Prices were outrageously volatile. While traders attributed the sharp market movements to supply and demand, most politicians in Washington were sure that speculation was the culprit. The U.S. public became incensed.

The year was 1958, the commodity in question onions. Congress held long and sometimes tumultuous hearings in which Everette Harris, then president of the Chicago Mercantile Exchange, tried to convince lawmakers that the futures market for onions was not the cause of the volatility.

“We merely furnish the hall for trading . . . we are like a thermometer, which registers temperatures,” Mr. Harris told a hearing. “You would not want to pass a law against thermometers just because we had a short spell of zero weather.” But such arguments were ignored and in August of that year the Onion Futures Act was passed, banning futures trading in the commodity.

Exhibit A: Notice in the top chart above that the price volatility for onions looks greater AFTER futures trading was banned than it was before.

Exhibit B: The same patterns exists for the second chart of wheat futures - there was greater price volatility WITHOUT futures trading than with futures.

Exhibit C: Research by Lehman Brothers shows that prices for metals that are not traded in exchanges, such as chromium, molybdenum or steel, have risen faster than prices for metals traded in exchanges, such as copper or aluminium (see bottom chart above). In addition, some of the commodities markets in which pension funds hold the largest share of outstanding contracts, such as hogs, have seen price drops.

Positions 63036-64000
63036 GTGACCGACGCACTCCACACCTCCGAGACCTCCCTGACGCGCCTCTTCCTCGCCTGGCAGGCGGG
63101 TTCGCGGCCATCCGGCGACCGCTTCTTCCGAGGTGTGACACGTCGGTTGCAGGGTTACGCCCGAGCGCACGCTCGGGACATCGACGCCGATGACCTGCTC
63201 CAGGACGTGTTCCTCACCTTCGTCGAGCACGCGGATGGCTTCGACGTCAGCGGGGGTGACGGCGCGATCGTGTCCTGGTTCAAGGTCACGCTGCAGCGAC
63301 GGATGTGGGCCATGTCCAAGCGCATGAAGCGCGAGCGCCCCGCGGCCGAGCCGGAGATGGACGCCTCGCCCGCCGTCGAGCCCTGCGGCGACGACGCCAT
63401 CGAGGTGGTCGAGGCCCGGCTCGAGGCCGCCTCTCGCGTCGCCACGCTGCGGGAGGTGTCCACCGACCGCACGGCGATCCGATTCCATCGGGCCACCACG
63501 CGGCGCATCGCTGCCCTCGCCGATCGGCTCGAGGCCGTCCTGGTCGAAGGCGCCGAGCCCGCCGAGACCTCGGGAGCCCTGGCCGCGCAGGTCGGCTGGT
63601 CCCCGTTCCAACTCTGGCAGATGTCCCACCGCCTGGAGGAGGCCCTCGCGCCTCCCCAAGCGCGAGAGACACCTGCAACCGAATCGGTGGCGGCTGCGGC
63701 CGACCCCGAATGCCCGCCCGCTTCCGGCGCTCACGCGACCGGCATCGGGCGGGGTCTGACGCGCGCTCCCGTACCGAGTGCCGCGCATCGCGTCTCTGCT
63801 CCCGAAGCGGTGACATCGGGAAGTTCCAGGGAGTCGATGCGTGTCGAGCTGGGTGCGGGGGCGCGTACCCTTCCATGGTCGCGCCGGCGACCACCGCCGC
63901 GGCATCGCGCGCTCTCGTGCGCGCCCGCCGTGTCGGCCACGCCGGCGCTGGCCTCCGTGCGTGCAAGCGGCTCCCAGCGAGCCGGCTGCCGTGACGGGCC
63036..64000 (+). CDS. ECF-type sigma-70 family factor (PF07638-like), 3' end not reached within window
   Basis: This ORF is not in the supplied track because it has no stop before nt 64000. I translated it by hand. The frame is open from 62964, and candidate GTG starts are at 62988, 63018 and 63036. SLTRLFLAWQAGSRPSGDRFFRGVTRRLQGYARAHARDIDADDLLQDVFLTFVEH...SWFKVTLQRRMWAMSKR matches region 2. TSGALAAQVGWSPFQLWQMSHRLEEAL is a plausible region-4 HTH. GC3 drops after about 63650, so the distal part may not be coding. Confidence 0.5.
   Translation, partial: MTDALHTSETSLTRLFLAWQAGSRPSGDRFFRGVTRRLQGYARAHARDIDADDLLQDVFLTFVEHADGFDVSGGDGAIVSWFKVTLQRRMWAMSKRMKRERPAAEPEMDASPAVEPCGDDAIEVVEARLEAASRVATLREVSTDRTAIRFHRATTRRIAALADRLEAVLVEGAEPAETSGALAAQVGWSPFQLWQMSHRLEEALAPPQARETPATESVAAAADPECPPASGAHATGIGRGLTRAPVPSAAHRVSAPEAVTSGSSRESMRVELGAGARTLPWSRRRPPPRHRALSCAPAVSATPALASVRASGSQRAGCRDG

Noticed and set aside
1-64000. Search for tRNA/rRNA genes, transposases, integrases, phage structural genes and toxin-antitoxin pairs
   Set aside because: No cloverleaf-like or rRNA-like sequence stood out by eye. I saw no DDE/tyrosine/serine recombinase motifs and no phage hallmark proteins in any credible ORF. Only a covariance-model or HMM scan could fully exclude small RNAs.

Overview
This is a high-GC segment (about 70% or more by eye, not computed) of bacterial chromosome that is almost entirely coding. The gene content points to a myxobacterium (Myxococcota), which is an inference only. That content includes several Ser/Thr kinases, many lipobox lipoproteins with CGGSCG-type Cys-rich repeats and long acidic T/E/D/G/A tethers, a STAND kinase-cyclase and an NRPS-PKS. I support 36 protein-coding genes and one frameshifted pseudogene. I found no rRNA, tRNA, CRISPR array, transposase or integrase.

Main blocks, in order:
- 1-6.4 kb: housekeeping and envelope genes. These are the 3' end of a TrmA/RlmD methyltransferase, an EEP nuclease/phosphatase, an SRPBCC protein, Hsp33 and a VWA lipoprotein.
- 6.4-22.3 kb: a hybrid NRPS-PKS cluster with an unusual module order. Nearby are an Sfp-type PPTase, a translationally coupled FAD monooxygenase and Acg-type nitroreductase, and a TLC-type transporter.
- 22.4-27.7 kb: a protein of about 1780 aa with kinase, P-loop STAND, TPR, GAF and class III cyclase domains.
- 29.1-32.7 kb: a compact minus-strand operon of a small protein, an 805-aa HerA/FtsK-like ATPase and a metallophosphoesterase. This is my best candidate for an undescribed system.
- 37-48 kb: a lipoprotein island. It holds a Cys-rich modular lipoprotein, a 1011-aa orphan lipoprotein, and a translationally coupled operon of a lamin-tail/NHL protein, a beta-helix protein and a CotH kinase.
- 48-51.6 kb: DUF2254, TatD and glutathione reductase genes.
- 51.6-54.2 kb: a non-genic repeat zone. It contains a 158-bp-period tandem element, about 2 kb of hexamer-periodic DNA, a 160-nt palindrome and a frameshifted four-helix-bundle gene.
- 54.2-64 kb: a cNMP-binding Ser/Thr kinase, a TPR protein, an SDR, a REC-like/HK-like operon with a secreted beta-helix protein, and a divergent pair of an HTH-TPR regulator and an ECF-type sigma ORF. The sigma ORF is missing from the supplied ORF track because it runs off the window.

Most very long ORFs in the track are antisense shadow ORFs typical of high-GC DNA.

Source: Financial Times

What Do the Repo Business and Adult Web Site Business Have in Common? They're Both Booming

DETROIT NEWS --Fueled by an overvalued housing market and a spigot of easy credit, people overextended themselves on luxury items like automobiles, boats, Jet Skis and the like. If Jones got a Hummer, you got a Hummer. If Smith got a Corvette, you got a Cadillac. Now the punch bowl has gone empty and the bill for the good times has come due.

There are now more than 250 repossession companies across Michigan and scores of fly-by-night freelancers with pickups and crowbars prowling the streets from sundown to sunup looking for that Escalade in arrears.

Look at the numbers: Nationwide, auto loan defaults are up 22 percent since 2000 and auto repossessions are up 33 percent, topping 1.65 million in 2007. Some analysts believe we may be driving toward a foreclosure meltdown on rims.

Another industry doing well recently? Adult web sites, stimulated by the stimulus checks. Thanks to Division of Labour for the pointer.

Monday, July 07, 2008

McCain's Chances: From 42% to 31% in 38 Days

McCain's chances to become president are sinking on (last 38 days shown above).

Johan Norberg Exposes Klein's "Shlock Doctrine"

From "The Klein Doctrine: The Rise of Disaster Polemics," by Johan Norberg, Senior Fellow at the Cato Institute

Executive Summary: Naomi Klein’s The Shock Doctrine purports to be an exposé of the ruthless nature of free-market capitalism and its chief recent exponent, Milton Friedman (click arrow above to watch video). Klein argues that capitalism goes hand in hand with dictatorship and brutality and that dictators and other unscrupulous political figures take advantage of “shocks”—catastrophes real or manufactured—to consolidate their power and implement unpopular market reforms. Klein cites Chile under General Augusto Pinochet, Britain under Margaret Thatcher, China during the Tiananmen Square crisis, and the ongoing war in Iraq as examples of this process.